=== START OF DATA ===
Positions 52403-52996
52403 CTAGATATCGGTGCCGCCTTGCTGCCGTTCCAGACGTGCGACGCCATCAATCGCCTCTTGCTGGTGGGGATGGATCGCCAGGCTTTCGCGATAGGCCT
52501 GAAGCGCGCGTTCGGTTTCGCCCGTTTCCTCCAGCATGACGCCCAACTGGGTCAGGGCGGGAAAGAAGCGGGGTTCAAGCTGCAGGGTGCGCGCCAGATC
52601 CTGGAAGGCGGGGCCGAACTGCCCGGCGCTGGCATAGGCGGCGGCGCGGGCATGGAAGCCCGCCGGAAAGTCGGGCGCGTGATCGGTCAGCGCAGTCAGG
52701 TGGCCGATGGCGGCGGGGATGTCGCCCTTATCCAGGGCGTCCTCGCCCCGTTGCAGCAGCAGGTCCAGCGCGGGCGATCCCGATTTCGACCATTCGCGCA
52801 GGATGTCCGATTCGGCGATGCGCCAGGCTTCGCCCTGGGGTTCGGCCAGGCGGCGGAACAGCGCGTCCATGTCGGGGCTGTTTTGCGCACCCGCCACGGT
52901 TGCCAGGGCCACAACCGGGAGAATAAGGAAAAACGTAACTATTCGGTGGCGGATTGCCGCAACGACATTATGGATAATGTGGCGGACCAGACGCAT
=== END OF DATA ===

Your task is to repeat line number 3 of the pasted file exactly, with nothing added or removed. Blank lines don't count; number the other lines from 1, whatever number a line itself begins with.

52501 GAAGCGCGCGTTCGGTTTCGCCCGTTTCCTCCAGCATGACGCCCAACTGGGTCAGGGCGGGAAAGAAGCGGGGTTCAAGCTGCAGGGTGCGCGCCAGATC